Mobile payment technology is now easily accessed via smartphones, and there’s relatively few costs involved.

Making sure cash can be gotten as quickly and as conveniently as possible is the best way small business owners can avoid cash flow errors. Having as many options as possible to get cash for the business is important, and owners shouldn’t have to rely on overdrafts.

(3) What are some easy cash flow management tips startups can introduce right away?

There’s nothing more annoying for customers than a business not being able to accept the payment method you want. So, for startups, it’s a good idea to begin accepting card payments straight away.

From then on, it’s all about marketing. Small companies don’t know how to market themselves effectively, so make it clear to customers they can pay you the way they want to.

(4) How can credit cards and charge cards be used differently to manage cash flow?

Charge cards and credit cards both allow company owners to pay off the full balance on a card in one go. On a charge card, however, you must pay at the end of the month whereas for credit cards, you also have the option of paying off a portion of the balance. This will help extend your working capital as needed.

(5) How can discounts and rewards schemes be used to manage cash flow?

Offering discounts and rewards can help reach your customers in different ways. At Barclaycard, we decided early on not to offer business customers a generic rewards scheme.

Our customers made it clear that they’d rather have a discount or rewards scheme that offered benefits to their business, rather than themselves personally, so now we work with them to build up a tailored rewards programme that looks at specific areas of their business.

For example, our customers get discounted rates at big marketing firms to help build up their marketing lists and strategies, which gives them a new way of reaching customers.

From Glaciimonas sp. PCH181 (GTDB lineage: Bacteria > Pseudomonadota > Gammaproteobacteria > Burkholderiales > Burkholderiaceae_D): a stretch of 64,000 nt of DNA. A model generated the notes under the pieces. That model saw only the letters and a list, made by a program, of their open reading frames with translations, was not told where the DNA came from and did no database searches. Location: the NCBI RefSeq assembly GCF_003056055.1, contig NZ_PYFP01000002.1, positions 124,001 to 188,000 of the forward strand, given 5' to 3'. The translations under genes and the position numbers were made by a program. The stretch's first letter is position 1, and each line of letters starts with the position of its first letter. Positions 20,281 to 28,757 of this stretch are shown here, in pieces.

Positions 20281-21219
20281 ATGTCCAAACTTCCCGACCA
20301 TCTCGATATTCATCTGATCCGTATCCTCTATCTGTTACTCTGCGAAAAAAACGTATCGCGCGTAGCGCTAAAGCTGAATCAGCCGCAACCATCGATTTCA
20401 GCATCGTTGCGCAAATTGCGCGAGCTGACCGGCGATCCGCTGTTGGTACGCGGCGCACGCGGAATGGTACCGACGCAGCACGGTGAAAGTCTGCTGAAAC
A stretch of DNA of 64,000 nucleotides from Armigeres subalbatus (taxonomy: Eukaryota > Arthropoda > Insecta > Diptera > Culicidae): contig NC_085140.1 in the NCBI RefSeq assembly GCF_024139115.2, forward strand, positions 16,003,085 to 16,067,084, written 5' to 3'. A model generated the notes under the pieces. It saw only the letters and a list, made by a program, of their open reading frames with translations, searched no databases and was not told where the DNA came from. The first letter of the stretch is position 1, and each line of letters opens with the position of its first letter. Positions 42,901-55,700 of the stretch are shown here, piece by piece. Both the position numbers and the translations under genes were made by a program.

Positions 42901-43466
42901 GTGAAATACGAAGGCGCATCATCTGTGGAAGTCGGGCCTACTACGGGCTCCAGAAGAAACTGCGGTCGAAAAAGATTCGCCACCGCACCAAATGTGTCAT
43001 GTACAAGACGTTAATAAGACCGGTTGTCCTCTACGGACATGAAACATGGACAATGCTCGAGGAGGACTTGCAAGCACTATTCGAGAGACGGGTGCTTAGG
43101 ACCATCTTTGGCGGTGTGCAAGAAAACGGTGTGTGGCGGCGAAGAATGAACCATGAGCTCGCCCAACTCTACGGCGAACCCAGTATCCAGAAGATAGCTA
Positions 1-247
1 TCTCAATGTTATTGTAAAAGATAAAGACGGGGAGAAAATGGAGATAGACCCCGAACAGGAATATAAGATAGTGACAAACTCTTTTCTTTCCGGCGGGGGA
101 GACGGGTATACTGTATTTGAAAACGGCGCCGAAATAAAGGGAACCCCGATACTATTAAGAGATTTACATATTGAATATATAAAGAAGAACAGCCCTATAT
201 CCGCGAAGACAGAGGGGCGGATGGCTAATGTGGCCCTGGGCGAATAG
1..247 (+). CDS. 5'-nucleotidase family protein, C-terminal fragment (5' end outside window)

(6) What more could be done to fix the late payment problem for small firms?

Rather than letting late payments build up, there are measures small businesses can take so that they don’t become a problem – credit and charge cards being one of them.

Cards can help a small business owners with an immediate payment, and can by an owner time as he/she chases up a client.  They’re not the be all and end all of the late payment problem, but credit and charge cards can be used as a way to guarantee funds are received. There’s a cost to that guarantee, but it’s for individual owners to weigh up whether it’s a cost their business can bare.

More broadly, there should be a better understanding amongst businesses of the cash flow options that are available. In the majority of cases, late payments could have been avoided if suppliers had a greater knowledge of the cash flow management tools out there.

Read more: 

British bank spotlight: What to expect from NatWest business banking

Beating the Christmas cash flow blues

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ABOUT THE EXPERT

Fred Heritage is deputy editor at Business Advice. He has a BA in politics and international relations from the University of Kent and an MA in international conflict from Kings College London. He previously worked as a reporter at Global Trade Review magazine.